Content from the Brookings Institution India Center is now archived. After seven years of an impactful partnership, as of September 11, 2020, Brookings India is now the Centre for Social and Economic Progress, an independent public policy institution based in India.
Brookings India scholars on 1 March 2016 provided a comprehensive analysis of the Union Budget 2016 to members of the diplomatic community in New Delhi, covering implications of the Finance Minister’s policy announcements on macroeconomics, foreign investment, energy and environment, economic and social development priorities.
Some key insights from the briefing:
- The enactment of a bankruptcy law will promote the activities of asset resolution, recapitalisation of public sector banks, and the possible consolidation of these banks over time
- Intention to reduce government holding in IDBI Bank to less than 50% could be seen as precursor of similar moves to reduce government holdings in other public sector banks, which will amount to the initiation of the most important financial sector reform in India in decades
- Concentration on rural infrastructure: Prime Minister’s Gram Sadak Yojana. Targets have been accelerated so that now by 2019 all Indian habitation will be connected by a road. Targets have also been set for 100% rural electrification by 2018, which will increase investment in rural areas
- Revision of the Motor Vehicles Act will make it much easier for private individuals, small business owners to run public transport services everywhere in the country
- It’s a budget that has combined good politics and sensible economics; it’s a pro-poor budget with agressive fiscal ambitions
- Companies that are involved with selling goods to the rural market or those that will invest in rural sector infrastructure are going to benefit from this increase in expenditure towards the rural sector
- Companies that should be worried are, for instance, automobile companies (cess on luxury vehicles), energy companies (no provisions in the budget to support solar or wind companies)
- Ad Valorem tax on oil production will only provide a marginal benefit to oil companies, which will be wiped out if oil prices rise any further. Therefore the budget does not incentivise companies to invest in offshore waters oil exploration, or oil exploration in geologically difficult areas. Also no incentives for new oils, like shale, etc.
- Rural sector opened up for rural disinvestment as long as foreign companies and produce in rural areas (it’s not necessary that they have to sell in rural areas as well)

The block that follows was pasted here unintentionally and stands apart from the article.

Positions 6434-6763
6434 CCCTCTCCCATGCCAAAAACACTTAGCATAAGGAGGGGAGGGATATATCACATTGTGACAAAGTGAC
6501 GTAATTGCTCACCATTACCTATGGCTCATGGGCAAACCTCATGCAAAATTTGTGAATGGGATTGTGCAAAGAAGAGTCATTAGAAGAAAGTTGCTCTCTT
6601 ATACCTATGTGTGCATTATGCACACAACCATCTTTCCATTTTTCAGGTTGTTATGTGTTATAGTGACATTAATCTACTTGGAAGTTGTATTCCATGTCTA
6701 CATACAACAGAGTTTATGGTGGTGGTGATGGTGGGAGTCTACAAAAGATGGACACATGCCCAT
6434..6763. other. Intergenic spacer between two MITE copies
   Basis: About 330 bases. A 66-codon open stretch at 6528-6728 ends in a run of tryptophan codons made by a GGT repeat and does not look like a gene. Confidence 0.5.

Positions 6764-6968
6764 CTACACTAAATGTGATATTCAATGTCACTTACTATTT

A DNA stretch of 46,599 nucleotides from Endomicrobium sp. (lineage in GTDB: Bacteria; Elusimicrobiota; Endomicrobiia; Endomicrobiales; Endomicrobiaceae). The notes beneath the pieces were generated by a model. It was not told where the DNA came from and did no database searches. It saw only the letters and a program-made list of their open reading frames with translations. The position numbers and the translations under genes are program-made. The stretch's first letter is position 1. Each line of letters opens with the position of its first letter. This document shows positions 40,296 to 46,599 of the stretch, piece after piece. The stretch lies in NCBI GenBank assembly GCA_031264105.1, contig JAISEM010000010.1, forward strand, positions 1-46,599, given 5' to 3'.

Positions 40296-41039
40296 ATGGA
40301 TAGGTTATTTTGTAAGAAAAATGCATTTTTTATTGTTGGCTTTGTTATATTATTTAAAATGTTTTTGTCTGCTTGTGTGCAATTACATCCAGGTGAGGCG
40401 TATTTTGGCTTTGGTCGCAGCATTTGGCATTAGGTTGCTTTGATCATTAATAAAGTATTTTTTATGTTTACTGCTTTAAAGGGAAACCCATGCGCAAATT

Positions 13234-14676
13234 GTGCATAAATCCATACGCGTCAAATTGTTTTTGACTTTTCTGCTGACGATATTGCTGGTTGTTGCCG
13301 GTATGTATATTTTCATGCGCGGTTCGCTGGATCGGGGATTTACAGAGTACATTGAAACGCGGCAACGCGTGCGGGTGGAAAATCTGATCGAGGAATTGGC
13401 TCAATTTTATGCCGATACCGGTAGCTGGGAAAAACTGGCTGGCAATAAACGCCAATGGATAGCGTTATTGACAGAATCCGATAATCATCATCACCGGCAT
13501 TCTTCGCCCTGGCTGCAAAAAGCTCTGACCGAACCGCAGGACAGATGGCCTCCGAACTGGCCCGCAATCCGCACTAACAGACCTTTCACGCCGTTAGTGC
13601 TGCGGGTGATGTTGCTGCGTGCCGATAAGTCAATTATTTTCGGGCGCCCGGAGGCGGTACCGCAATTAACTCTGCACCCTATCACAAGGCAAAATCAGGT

- Not enough has been done to reduce the transaction cost of doing business in India. Government’s Make in India campaign should instead be “Make India Competitive”. Ease of doing business in India should not only about getting the entry hurdles fixed.
- Some of the measures for agriculture are very welcome, although simple crop insurance should be replaced with index based insurance which has had a higher success rate across the world
- Budget gets a thumbs up for addressing issues like:
- Giving statutory backing to Aadhaar (which will ultimately enhance efficiency of scale and scope)
- Transferring INR 2.8 lakh crore to gram panchayat and urban local bodies (some of these funds will hopefully go towards the creation of smarter villages)
- Investments promised to digital connectivity are large this time
- IPR granting capacity enhancement
- Comprehensive code for insolvency and bankruptcy will untrap resources
- Significant outreach was the granting of LPG cylinders to rural woman
- When it comes to health and education, in the past allocated funds have been sitting idle with the ministries, which really tells you something about the lack of capacity in these ministries
- Financing of healthcare is a very small problem and is easy to handle. What’s very difficult is to understand that an insurance instrument is only as good as a physical infrastructure that backs it. What does it mean to people to finance healthcare when there’s no primary or secondary healthcare? If the delivery and access are a constraint, financing is not going to be enough
- Delivery of finance goes beyond the Finance Ministry. Just allocating the funds is not enough
- Happy to hear no new announcements of new educational institutions because most of them previously opened are defunct because they don’t have faculty
- This budget for the first time started talking about incentivising of employment creation
- Budget is doing things that should be done. They’re not game-changers in the short run, but a lot of things will have longer term implications
- 100% electrification says only village shall be electrified and not the household (a necessary but not sufficient condition)
- Disappointed that there wasn’t enough on the demand side which is where there’s going to be innovation, entrepreneurship, employment
- Vehicle cess waiver on hybrid/clean vehicles was a welcome announcement; combined with other support for electric vehicles can bring these closer to a tipping point
- There were lots of tweaks to cost structures, some helping clean/efficient energy, some hurting
- This budget was more about dipping toes in the water, and a lot more needs to be done.
Views expressed during the discussion were those of the speakers and may not reflect those of the Brookings Institution India Center.